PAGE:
Take the 2-minute tour ×
Stack Overflow is a question and answer site for professional and enthusiast programmers. It's 100% free.

Why does Rails create the path to the current page in the href atribute of the anchor element instead of raising an exception if I pass to the link_to method an instance variable which isn't associated with any resource (and equals nil)?

Here's an example:


# app/config/routes.rb
Example::Application.routes.draw do
  resource :example


-# app/views/examples/show.html.haml
  = link_to 'Non-existent resource', @ne_resource


<!-- http://localhost/example -->
  <a href="/example">Non-existent resource</a>


Debian GNU/Linux 6.0.1;

Ruby 1.9.2;

Ruby on Rails 3.0.6.

share|improve this question

2 Answers 2

If you take a look at the link_to method it links to the url using the url_for method.

  def link_to(*args, &block)
    if block_given?
      options      = args.first || {}
      html_options = args.second
      link_to(capture(&block), options, html_options)
      name         = args[0]
      options      = args[1] || {}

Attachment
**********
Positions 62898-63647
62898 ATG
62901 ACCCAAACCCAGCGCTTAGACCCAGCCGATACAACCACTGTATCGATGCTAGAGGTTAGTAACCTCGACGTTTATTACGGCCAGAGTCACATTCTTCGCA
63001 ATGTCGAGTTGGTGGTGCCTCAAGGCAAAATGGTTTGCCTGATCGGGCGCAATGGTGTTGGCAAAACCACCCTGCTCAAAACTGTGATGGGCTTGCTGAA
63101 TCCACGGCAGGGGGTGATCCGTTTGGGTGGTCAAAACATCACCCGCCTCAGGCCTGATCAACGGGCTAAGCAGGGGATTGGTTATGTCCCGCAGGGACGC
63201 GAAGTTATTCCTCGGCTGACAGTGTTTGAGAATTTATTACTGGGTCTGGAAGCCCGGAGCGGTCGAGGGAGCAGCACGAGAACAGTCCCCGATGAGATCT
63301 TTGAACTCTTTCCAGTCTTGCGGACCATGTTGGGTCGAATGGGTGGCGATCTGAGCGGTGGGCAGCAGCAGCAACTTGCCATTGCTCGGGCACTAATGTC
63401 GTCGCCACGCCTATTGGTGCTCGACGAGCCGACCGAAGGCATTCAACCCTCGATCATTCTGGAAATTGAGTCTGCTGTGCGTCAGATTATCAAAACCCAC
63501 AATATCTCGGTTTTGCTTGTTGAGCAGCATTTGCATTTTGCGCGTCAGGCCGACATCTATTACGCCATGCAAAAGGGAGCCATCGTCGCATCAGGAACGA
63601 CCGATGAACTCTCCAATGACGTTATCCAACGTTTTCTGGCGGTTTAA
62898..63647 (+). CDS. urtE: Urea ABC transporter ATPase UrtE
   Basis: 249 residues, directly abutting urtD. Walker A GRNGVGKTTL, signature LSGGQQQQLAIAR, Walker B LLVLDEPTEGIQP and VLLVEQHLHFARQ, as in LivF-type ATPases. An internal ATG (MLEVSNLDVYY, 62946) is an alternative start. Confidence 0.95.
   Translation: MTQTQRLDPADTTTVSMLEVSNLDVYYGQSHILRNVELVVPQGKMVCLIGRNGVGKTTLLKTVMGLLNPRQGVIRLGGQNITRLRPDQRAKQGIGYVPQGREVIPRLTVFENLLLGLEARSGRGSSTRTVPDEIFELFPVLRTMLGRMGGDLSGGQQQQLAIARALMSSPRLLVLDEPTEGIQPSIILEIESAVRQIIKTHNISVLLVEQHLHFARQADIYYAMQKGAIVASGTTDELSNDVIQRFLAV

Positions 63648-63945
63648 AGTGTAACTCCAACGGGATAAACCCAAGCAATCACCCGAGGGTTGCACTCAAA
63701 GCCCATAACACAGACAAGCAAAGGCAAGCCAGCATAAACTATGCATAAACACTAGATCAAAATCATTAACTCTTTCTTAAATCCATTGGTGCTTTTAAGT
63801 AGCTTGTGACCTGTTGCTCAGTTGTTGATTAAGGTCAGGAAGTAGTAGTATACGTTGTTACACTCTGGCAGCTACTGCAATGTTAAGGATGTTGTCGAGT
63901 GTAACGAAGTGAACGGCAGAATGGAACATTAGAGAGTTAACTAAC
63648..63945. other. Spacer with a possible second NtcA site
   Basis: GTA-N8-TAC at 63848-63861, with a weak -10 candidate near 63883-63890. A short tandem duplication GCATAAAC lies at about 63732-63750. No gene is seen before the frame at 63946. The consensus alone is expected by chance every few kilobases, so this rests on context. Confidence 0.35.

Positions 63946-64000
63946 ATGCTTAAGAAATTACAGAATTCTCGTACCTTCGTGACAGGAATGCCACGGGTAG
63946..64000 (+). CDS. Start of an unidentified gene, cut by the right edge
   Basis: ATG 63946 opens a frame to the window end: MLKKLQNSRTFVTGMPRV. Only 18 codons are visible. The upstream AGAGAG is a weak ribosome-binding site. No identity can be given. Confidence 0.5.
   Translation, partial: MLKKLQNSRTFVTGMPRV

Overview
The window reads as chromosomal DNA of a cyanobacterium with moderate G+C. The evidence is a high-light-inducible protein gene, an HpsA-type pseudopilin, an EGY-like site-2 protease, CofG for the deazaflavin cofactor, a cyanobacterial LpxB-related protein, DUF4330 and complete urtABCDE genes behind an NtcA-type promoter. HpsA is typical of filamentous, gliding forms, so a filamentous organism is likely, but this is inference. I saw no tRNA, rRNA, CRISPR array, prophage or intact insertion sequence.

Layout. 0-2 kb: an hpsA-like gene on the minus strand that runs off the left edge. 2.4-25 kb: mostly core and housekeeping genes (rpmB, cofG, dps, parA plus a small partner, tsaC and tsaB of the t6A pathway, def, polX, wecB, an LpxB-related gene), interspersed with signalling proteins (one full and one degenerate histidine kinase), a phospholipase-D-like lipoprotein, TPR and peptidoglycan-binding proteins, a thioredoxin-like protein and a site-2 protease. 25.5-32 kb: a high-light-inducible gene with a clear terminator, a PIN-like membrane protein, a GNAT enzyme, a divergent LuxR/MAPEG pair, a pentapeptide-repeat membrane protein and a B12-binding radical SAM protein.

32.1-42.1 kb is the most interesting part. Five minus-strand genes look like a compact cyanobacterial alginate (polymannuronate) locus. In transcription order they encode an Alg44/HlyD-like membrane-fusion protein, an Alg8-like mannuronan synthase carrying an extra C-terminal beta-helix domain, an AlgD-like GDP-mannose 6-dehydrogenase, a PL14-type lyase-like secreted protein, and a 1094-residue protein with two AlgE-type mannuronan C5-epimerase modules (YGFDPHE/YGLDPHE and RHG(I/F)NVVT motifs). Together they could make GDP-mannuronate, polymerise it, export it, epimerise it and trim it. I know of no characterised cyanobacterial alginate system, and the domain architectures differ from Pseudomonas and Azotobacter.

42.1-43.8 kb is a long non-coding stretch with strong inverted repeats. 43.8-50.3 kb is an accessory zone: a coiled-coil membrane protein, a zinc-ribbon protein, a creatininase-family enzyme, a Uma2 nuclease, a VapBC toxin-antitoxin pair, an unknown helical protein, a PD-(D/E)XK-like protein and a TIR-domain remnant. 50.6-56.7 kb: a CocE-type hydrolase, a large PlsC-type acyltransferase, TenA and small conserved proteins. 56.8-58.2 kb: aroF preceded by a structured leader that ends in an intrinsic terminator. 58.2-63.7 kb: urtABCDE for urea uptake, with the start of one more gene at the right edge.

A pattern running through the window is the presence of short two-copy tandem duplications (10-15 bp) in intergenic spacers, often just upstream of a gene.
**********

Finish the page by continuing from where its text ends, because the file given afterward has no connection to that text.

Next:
html_options = args[2]

      html_options = convert_options_to_data_attributes(options, html_options)
      url = url_for(options) #THIS GETS CALLED

      href = html_options['href']
      tag_options = tag_options(html_options)

      href_attr = "href=\"#{html_escape(url)}\"" unless href
      "<a #{href_attr}#{tag_options}>#{html_escape(name || url)}</a>".html_safe

URL for

  def url_for(options = {})
    options ||= {}
    url = case options
    when String
    when Hash  #THIS CASE IS TRUE
      options = options.symbolize_keys.reverse_merge!(:only_path => options[:host].nil?)
    when :back
      controller.request.env["HTTP_REFERER"] || 'javascript:history.back()'


From the above, you can see that url_for is valid without options or with a nilClass, it is not designed to raise an exception. If you want errors when using link_to, then make sure to use the dynamic "path" helper methods, in the above case, new_example_path.

share|improve this answer

I asked DHH (the creator of Rails) a closely related question about link_to's behavior when passed nil, nil arguments. I was hoping it would just not render an tag at all, instead of making me check for nils before calling it. He graciously replied:


The essence of this answer applies to your question. It needs to do something when it is handed a nil. Gazler points out what's technically happening, but DHH's response shows a bit of the higher level "why?" The url_for method is fine with taking a nil argument, with the current page a sensible default.

share|improve this answer

Your Answer


By posting your answer, you agree to the privacy policy and terms of service.

Not the answer you're looking for? Browse other questions tagged or ask your own question.